Incontinence is a problem few people talk about even though it changes their lives dramatically. Find out how a little device is helping them regain control of their lives.
It’s a sweet treat today for Melissa Dermanouel. It’s so sweet because days like these were few and far between.
“I couldn’t go 20 minutes without having to go to the bathroom,” said Melissa Dermanouel.
Melissa suffered for 12 years with an overactive bladder.
“If it starts to go, there’s no stopping mechanism,” said Dermanouel.
For people like Melissa, their brains and their bladders don’t communicate correctly.
Melissa was the first person in the entire United States to receive the new Axonics Sacral Neuromodulator a remote-controlled pacemaker for the bladder.
Felicia Lane, MD, University of California Irvine said, “Basically we’re reprograming the nerve to the bladder.”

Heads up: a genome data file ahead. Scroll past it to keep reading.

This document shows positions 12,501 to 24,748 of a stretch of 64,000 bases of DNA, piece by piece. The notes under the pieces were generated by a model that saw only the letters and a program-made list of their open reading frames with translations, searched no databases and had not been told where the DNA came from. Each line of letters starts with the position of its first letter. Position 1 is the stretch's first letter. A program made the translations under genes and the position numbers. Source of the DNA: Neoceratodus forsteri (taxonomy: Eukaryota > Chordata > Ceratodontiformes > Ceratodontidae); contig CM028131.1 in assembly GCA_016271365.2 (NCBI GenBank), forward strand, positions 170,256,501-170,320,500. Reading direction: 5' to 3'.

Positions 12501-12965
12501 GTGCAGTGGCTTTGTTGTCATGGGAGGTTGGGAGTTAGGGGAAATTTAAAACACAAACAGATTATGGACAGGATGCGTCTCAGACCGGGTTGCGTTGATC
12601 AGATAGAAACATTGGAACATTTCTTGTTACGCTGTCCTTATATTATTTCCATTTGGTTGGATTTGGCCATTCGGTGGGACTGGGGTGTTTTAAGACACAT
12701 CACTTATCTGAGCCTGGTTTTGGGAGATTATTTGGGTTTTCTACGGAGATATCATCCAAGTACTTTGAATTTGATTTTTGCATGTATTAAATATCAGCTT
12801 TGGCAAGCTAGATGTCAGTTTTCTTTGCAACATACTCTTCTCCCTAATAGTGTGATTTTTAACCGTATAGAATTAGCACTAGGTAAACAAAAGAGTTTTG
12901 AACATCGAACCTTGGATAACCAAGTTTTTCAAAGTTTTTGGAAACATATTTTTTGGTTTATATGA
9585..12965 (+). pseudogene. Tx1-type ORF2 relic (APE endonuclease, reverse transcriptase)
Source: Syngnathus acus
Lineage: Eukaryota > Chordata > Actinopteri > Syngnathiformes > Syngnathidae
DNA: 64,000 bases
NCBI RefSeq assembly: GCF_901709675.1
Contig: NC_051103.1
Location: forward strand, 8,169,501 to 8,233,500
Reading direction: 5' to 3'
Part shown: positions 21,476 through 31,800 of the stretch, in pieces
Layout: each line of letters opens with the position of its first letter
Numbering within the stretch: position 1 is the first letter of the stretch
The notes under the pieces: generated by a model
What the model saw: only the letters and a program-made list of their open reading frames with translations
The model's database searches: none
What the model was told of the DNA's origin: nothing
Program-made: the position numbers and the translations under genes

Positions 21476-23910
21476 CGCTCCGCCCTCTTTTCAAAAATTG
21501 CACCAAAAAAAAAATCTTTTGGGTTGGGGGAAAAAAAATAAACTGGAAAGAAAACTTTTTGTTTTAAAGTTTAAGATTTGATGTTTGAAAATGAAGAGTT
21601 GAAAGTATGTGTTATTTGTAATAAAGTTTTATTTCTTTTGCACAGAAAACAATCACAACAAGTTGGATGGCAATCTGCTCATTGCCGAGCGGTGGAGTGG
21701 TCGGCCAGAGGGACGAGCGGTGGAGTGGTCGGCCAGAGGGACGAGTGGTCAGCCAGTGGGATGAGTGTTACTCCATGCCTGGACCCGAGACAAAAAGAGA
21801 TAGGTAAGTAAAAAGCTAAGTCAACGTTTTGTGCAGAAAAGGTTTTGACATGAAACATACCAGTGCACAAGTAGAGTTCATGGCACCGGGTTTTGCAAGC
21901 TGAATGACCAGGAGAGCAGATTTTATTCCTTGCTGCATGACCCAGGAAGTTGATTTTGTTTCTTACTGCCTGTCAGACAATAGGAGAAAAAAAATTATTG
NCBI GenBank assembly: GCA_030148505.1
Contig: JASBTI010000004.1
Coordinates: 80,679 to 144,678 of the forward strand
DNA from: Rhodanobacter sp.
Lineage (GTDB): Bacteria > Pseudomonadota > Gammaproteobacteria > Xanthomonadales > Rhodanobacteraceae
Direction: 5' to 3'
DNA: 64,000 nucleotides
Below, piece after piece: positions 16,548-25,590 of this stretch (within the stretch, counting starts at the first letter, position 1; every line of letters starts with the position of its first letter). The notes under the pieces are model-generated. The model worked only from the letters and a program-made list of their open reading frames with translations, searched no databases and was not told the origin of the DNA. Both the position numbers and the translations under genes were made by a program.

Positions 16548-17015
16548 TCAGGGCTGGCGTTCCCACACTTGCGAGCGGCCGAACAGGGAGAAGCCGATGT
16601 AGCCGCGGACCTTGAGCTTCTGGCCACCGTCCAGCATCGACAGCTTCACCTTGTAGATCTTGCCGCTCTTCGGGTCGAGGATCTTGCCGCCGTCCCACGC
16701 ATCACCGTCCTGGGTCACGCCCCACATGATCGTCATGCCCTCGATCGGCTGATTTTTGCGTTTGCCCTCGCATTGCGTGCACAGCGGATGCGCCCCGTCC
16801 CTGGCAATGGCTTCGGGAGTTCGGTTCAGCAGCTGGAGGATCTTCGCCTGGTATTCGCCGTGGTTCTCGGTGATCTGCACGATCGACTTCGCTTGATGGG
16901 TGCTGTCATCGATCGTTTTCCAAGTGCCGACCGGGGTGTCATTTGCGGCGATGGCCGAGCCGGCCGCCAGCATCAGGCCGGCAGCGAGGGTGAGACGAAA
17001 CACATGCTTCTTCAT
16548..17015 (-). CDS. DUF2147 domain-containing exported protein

The Neurostimulator is surgically implanted in the lower back, near the 3rd Sacral nerve root. A small lead wire delivers electrical impulses to the nerves that regulate bladder control.
“Our bladder can store our urine or hold our urine longer and we’re not having these involuntary contractions of the bladder that are unwanted,” said Doctor Lane.
In previous devices, patients would need a new surgery to replace the stimulator every four years when the batteries died.
Now, the new stimulator lasts 15 years and can be charged just by wearing a charger over the area the device was implanted.
“There’s nothing better than to see a bathroom and walk by it and not have to go,” said Dermanouel.
Allowing Melissa to enjoy her days, worry-free.
Sacral neuromodulation is the only FDA approved therapy that can treat both urinary and fecal symptoms with a single solution.
Risks include infection after surgery, pain over the stimulator site, and if the device moves, it may have to be removed.
Right now, the stimulator is only being used for patients who have failed to respond to traditional incontinence treatments.